@Kev They are though, they’re very different. For instance, they have twice as much Onge ancestry as myself, a decent amount of less Steppe, and a great deal of less Neolithic Iranian. You would be surprised but, they are as far away from me as Tamils are. Not that it matters or anything.

  6. @Kev

    There actually happens to be a massive difference between “low caste” Punjabis and “upper caste” or biraderi /tribal Punjabis. It’s actually so large that a Jatt or Gujjar Punjabi shows a smaller population distance to a UP or even Tamil Brahmin than to that of a “low caste” Punjabi. On Razib’s Genotype project, some Punjabis (both Indian and Pakistani) are scoring between 47-56% Tamil, 30%+ Iranian, 10%+ Lithuanian while some academic samples from PJL (Punjabi Lahore) on the representative population tab are scoring upwards of 80-85%+ Tamil and not much else.

  7. @Sapporo Thanks for clarifying this point for him. Great to see you on here. It’s been a while since we last conversed. I think a distinction must be made between us biraderi/tribal/upper caste whatever you want to call it Punjabis and lower caste/dalit/chammar/massali Punjabis. I do not think that many people here know this but, Punjabis are not all the same, a lot of genetic differences involved in the equation.


  8. @Xehanort @Sapporo
    Yeah, i’m aware of that but still I dont think those scores should be taken seriously-i mean they help us to learn about our ancestral components and their possible percentages.
    A lower caste punjabi might be low ANI, but his ANI and ASI definitely not came from Tamil nadu rather it is the same local ANI that high caste Jatts or Gujjars have. Similarly, a Tamil Brahmin might clusters with North Indians, but their male ancestors had taken local wives iirc, so half of their ANI/ASI is local. That’s why majority of Tam Brahms have similar facial features as mid caste Tamils,and low caste punjabis look same as other punjabis(slightly more darker and wider nosed maybe?) and not Tamil.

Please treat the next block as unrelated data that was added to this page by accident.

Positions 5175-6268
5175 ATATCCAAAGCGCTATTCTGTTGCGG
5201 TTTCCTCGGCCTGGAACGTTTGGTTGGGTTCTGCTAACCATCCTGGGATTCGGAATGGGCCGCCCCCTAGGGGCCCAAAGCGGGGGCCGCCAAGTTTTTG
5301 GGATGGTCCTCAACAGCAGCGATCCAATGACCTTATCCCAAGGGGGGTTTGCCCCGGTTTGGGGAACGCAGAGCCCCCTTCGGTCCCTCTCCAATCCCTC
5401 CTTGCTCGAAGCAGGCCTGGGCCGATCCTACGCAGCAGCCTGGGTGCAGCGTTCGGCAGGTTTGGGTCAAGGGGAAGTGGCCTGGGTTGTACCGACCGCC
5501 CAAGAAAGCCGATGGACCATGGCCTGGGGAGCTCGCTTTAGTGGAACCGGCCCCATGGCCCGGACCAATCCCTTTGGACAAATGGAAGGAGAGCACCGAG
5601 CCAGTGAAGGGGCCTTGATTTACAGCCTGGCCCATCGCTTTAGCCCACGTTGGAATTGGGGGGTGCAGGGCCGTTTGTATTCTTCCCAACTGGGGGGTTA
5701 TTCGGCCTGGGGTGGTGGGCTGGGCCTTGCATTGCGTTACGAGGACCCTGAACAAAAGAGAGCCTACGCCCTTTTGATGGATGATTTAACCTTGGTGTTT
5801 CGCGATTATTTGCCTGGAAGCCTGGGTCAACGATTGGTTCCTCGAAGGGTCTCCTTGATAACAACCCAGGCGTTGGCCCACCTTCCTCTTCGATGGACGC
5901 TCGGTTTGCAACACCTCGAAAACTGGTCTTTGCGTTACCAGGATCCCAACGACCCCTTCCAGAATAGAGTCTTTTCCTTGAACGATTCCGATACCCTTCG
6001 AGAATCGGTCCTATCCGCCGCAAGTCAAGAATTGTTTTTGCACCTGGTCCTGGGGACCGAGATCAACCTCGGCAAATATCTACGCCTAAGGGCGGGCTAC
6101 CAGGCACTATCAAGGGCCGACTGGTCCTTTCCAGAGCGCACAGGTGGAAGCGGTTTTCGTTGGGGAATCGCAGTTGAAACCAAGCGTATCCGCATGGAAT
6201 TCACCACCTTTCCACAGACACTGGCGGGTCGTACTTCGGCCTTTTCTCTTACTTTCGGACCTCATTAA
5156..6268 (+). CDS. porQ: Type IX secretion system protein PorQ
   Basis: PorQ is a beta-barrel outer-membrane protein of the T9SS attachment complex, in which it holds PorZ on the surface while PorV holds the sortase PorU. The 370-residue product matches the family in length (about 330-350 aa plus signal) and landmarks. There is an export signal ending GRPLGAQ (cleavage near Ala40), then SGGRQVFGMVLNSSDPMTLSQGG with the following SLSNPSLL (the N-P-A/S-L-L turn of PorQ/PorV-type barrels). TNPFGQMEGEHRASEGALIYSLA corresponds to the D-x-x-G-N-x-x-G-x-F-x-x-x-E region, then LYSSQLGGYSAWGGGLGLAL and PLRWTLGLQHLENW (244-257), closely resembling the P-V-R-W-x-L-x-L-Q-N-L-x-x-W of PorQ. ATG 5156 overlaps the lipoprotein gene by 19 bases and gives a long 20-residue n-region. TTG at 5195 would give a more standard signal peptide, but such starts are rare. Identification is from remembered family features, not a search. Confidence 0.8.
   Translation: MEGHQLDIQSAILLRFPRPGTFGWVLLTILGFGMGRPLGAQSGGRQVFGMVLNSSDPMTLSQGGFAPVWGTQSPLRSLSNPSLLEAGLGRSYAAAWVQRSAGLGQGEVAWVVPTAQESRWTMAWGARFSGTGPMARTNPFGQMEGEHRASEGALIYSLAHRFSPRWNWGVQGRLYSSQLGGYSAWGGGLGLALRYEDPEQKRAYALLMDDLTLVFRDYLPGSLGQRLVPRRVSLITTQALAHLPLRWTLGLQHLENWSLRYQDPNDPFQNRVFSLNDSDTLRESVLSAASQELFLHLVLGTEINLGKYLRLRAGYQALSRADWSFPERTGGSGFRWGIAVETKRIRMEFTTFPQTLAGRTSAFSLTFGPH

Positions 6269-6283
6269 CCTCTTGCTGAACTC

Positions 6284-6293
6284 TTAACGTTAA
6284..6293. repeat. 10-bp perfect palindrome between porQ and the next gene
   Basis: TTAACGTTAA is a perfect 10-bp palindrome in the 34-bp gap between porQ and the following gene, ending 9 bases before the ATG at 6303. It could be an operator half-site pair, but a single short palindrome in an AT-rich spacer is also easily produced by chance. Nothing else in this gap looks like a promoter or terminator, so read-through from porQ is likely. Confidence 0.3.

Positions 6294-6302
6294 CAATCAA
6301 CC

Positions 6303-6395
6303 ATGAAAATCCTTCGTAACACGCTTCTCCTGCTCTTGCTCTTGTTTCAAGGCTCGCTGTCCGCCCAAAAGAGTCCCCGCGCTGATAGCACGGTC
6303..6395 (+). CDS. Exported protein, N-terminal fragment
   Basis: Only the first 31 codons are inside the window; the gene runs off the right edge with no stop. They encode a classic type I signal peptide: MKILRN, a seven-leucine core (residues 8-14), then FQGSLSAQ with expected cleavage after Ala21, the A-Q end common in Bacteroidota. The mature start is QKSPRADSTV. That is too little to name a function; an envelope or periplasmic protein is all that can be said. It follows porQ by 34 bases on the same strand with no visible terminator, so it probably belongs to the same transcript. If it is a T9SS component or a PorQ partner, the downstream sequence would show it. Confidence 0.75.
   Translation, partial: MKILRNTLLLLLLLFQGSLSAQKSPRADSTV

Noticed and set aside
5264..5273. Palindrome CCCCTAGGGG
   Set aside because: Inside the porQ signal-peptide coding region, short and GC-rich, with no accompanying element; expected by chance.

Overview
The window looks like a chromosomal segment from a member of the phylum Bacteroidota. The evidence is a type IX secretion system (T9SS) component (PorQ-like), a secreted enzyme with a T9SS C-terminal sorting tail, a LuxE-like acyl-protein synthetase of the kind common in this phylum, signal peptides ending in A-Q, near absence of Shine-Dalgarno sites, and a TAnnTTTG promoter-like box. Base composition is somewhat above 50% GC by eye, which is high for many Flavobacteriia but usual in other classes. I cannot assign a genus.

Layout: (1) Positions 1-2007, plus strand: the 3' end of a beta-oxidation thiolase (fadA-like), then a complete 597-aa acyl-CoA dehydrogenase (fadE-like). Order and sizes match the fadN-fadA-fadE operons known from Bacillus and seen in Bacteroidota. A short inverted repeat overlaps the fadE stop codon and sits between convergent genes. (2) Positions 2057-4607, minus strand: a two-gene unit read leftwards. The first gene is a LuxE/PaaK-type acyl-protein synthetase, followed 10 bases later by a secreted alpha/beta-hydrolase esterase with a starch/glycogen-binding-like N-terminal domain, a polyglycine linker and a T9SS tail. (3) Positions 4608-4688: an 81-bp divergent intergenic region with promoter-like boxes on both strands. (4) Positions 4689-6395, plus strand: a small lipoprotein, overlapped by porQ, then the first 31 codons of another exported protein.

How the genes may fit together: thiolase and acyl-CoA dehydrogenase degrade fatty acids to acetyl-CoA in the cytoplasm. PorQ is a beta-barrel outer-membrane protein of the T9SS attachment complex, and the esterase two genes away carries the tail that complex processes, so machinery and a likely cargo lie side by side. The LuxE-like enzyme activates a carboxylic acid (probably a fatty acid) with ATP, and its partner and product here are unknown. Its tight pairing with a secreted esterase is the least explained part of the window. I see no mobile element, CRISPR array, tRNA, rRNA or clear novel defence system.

Looking at those scores, even indoaryan groups like midcaste Gujrati and Bengalis score very high Tamil,possibly because their ANI/ASI ratio is similar, also a lot of Iranian(Neolithic) component must be captured by Tamil component plus we dont even know what is the exact ASI/onge percentage these components have,for example both midcaste Telugu and a dalit Telugu would score 90% or more Tamil, the midcaste telugu could be 50-60 ASI but the dalit telugu must be even more than that. However ancient dna will resolve the puzzle, if we are lucky enough to find it,atm im hoping for Rakhigarhi results to provide us some useful information. Btw im very new to the subject, all i said are just based on my very little genetical knowledge and I apologize in advance if something is wrong.

  9. @Kev You did not say anything wrong per say, and I somewhat agree with you, though keep in mind that I never claimed that they were foreign imports and I highly doubt they were. I asked Razib, but knew that they’re just natives. Anyway, I have seen most of them and they do look surprisingly Tamil and not North Indian/Pakistani. There is not really a difference between lower caste North Indians and South Indians, with the exception of South Indian Brahmins. Also, South Indian Brahmins do look fairly distinct from South Indian lower castes. There is a huge gap between us and them. It’s not a racial issue or anything, I am just making a point here.

    We have the ancient data, it just needs to be released, and I hope that it will be sooner rather than later.

  10. The thing is that these differences aren’t limited to Razib’s work. They are consistent with any admixture calculator. So, while I disagree about taking the scores seriously, I do agree that we need to look at them within context. Firstly, the ANI and ASI are composites. ANI Is made up of Iran N/CHG, Steppe related admixture, other more recent “West Eurasian like admixture” and possibly ANE while we can’t really break down ASI yet without ancient South Asian genomes. So, in essence, I agree it’s likely that the ANI or ASI a Punjabi “dalit” or “low caste” scores is similar to that of a Punjabi Jatt, Gujjar, Rajput, Arain, Khatri, Kamboj, Tarkhan, etc. They just score them in very different proportions and dalits essentially lack any Steppe related admixture.

    Finally, I also agree the Tamil component here is very mixed. The HGDP Pathan are scoring mostly upwards of 35% and even the Brahui are scoring around 30%.

    On a separate not, you don’t need to apologize for anything. You’ve made some solid points. I just wanted to clarify that the data does indicate that in many cases there are actually fairly distinct admixture profiles between a so called “upper caste” and “lower caste.”